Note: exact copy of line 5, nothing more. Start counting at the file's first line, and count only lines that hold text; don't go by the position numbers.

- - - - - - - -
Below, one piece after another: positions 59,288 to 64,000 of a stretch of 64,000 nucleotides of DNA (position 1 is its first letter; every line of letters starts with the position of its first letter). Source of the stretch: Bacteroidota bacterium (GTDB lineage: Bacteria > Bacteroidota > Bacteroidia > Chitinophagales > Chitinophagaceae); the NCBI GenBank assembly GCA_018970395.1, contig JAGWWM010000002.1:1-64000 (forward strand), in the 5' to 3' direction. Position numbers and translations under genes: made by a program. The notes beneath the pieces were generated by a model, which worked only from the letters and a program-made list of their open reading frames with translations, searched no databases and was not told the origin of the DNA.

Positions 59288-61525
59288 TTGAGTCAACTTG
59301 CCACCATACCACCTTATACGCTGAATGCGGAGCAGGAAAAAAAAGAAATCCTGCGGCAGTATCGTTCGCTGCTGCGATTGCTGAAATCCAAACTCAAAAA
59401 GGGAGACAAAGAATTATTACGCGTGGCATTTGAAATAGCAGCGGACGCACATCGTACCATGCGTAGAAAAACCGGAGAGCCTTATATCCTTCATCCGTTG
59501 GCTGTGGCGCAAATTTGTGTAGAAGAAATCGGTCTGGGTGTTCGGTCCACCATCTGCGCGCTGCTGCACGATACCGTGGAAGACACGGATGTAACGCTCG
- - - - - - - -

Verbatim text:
59401 GGGAGACAAAGAATTATTACGCGTGGCATTTGAAATAGCAGCGGACGCACATCGTACCATGCGTAGAAAAACCGGAGAGCCTTATATCCTTCATCCGTTG